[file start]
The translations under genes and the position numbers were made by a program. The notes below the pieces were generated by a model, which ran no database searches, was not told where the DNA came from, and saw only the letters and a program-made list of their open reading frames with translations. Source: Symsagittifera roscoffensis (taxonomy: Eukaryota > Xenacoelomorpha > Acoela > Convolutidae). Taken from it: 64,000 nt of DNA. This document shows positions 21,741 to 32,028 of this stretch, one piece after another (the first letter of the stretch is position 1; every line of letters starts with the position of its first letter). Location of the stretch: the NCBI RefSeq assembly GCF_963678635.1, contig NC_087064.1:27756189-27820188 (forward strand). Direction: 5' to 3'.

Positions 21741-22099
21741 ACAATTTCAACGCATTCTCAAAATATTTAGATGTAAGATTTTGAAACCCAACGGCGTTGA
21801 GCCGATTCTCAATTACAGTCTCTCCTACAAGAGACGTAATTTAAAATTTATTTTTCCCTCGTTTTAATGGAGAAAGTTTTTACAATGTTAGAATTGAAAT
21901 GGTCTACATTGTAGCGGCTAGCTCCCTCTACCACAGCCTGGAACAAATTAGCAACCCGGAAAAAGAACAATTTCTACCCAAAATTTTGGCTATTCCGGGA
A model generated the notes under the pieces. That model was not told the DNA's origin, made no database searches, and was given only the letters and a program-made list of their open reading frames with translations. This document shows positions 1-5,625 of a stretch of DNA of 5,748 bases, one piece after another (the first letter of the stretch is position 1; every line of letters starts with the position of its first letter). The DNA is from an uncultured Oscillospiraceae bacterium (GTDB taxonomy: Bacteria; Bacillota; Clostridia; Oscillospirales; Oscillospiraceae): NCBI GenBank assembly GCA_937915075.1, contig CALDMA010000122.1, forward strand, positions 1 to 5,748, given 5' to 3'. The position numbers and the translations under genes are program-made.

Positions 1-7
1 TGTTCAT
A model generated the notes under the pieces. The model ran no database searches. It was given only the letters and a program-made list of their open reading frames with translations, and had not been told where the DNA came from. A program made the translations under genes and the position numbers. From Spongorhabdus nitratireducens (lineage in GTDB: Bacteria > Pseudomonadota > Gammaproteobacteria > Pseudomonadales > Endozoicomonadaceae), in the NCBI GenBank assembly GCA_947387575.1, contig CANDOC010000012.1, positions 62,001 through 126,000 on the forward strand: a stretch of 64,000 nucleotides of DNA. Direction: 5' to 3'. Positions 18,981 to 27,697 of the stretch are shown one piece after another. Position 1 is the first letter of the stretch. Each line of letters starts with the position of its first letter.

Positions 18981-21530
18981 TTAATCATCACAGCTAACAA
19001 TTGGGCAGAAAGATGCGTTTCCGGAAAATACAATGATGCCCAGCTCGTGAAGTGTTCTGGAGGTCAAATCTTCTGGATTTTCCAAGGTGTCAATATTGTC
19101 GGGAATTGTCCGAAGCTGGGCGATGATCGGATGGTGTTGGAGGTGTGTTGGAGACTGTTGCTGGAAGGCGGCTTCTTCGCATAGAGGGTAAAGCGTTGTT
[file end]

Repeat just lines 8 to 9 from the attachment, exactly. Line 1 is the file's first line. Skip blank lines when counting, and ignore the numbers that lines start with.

1 TGTTCAT
A model generated the notes under the pieces. The model ran no database searches. It was given only the letters and a program-made list of their open reading frames with translations, and had not been told where the DNA came from. A program made the translations under genes and the position numbers. From Spongorhabdus nitratireducens (lineage in GTDB: Bacteria > Pseudomonadota > Gammaproteobacteria > Pseudomonadales > Endozoicomonadaceae), in the NCBI GenBank assembly GCA_947387575.1, contig CANDOC010000012.1, positions 62,001 through 126,000 on the forward strand: a stretch of 64,000 nucleotides of DNA. Direction: 5' to 3'. Positions 18,981 to 27,697 of the stretch are shown one piece after another. Position 1 is the first letter of the stretch. Each line of letters starts with the position of its first letter.